While a product of the children's cable network Nickelodeon, the cartoon had a reputation for subversiveness. In fact, the show pushed the bounds of good taste further than any cartoon had to its day; its level of gross-out humor was only exceeded by the antics of South Park after it. And though sometimes seen as low-brow, the series also cleverly lampooned culture and made many viewers and studio executives uncomfortable. Nickelodeon eventually fired Kricfalusi from his own creation and systematically censored the cartoon down to little more than a remnant of its former self. Eventually, several episodes were deemed unairable and have never been broadcast by Nickelodeon again.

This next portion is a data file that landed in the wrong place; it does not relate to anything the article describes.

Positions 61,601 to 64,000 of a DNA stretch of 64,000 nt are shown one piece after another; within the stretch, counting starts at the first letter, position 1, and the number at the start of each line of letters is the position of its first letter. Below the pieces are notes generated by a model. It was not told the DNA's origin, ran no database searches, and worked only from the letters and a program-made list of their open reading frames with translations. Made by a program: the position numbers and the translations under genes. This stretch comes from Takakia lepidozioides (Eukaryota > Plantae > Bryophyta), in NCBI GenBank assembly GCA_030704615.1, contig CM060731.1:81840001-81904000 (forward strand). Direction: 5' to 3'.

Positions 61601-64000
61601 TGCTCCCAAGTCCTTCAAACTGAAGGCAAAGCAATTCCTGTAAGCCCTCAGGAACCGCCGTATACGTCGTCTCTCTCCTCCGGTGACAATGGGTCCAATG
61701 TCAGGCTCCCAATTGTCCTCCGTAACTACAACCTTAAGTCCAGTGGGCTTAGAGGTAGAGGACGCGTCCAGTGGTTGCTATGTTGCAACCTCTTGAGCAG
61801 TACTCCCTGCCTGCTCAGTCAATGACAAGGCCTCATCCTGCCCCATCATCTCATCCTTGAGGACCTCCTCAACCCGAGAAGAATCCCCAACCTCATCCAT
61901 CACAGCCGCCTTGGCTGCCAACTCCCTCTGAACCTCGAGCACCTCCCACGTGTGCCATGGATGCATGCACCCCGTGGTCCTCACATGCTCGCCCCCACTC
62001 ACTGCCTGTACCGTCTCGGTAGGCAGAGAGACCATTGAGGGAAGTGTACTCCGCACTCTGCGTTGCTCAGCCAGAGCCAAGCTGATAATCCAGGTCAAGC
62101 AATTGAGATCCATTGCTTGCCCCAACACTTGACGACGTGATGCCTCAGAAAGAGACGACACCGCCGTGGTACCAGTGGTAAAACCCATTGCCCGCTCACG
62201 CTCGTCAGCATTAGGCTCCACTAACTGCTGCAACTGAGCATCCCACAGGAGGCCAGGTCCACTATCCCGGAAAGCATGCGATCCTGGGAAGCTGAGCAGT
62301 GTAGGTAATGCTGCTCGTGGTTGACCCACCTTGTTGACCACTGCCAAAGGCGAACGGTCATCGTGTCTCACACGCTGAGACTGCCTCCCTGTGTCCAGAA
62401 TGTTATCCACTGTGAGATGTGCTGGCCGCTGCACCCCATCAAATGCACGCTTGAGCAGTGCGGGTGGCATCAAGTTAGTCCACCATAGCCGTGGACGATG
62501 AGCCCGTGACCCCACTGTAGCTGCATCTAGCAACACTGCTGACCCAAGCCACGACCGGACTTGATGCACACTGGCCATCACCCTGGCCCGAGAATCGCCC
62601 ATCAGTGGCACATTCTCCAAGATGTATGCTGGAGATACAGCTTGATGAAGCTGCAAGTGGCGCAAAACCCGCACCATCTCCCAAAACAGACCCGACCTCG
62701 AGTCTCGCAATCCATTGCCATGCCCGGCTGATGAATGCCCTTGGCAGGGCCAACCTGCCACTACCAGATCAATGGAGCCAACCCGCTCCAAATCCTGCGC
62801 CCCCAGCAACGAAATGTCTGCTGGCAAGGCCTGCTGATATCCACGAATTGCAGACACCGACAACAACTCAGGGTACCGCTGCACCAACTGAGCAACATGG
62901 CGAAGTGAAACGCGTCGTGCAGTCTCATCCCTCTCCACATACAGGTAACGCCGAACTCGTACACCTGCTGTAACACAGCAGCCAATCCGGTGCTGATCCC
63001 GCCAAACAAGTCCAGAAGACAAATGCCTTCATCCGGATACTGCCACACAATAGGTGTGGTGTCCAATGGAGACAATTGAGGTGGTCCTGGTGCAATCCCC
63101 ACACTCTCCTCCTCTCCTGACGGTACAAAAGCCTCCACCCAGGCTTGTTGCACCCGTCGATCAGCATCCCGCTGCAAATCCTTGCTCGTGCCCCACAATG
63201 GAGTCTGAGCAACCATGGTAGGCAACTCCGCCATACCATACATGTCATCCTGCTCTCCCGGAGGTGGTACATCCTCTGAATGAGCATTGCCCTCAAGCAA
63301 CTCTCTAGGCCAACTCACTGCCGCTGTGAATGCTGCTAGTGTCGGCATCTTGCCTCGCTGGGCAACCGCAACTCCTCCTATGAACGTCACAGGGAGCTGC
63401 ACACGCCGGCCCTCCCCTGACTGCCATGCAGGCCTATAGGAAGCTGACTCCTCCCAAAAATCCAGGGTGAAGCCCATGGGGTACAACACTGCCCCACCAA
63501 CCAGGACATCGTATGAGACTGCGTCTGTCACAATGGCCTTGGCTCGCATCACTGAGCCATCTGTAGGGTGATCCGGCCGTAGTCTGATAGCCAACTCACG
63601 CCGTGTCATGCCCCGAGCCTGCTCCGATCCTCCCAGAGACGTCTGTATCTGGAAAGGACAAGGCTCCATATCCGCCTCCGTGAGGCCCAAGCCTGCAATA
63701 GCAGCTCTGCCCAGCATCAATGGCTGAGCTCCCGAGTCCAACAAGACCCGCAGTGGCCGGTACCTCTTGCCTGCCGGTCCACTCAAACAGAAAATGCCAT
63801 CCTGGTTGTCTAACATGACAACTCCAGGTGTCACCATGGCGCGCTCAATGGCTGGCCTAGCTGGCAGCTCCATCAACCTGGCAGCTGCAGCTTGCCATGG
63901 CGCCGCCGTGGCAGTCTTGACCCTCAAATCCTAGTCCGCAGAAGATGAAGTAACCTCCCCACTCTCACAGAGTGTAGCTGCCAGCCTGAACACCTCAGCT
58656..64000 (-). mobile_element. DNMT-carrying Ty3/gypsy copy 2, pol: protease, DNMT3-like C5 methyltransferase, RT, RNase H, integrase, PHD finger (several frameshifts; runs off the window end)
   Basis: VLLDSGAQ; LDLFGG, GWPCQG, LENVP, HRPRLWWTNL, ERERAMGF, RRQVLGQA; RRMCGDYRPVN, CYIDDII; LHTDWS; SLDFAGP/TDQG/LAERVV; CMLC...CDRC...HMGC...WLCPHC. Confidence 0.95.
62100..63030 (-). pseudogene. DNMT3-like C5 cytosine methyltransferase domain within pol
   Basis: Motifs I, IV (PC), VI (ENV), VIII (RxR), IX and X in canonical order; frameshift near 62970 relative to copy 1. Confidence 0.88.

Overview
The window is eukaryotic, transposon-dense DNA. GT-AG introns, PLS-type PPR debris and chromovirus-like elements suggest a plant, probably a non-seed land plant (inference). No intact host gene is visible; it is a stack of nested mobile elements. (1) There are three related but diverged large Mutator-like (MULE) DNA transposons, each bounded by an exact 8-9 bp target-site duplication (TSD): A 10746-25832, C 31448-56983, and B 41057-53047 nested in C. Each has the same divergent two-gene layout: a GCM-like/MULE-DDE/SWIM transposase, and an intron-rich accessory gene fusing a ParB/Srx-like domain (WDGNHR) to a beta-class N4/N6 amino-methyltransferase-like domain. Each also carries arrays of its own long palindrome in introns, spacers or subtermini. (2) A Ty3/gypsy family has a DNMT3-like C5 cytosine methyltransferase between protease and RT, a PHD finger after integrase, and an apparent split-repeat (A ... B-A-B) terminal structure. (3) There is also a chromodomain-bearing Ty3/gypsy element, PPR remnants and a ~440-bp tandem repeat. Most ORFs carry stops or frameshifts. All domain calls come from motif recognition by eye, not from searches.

After his separation from Nickelodeon, Kricfalusi retained ownership of George Liquor and has used him extensively in projects by Spümcø, his animation studio. Of note: One of the conditions of retaining ownership of George Liquor was that he couldn't become "a child molestor or mass murderer." Kricfalusi responded with something like "how many murders consist of mass murder?"
In June, 2003, the show returned to U.S. television as "The Ren and Stimpy Adult Party Cartoon" on Viacom's Spike TV (formerly TNN - The National Network), which bills itself as "the first network for men," with decidedly more adult content.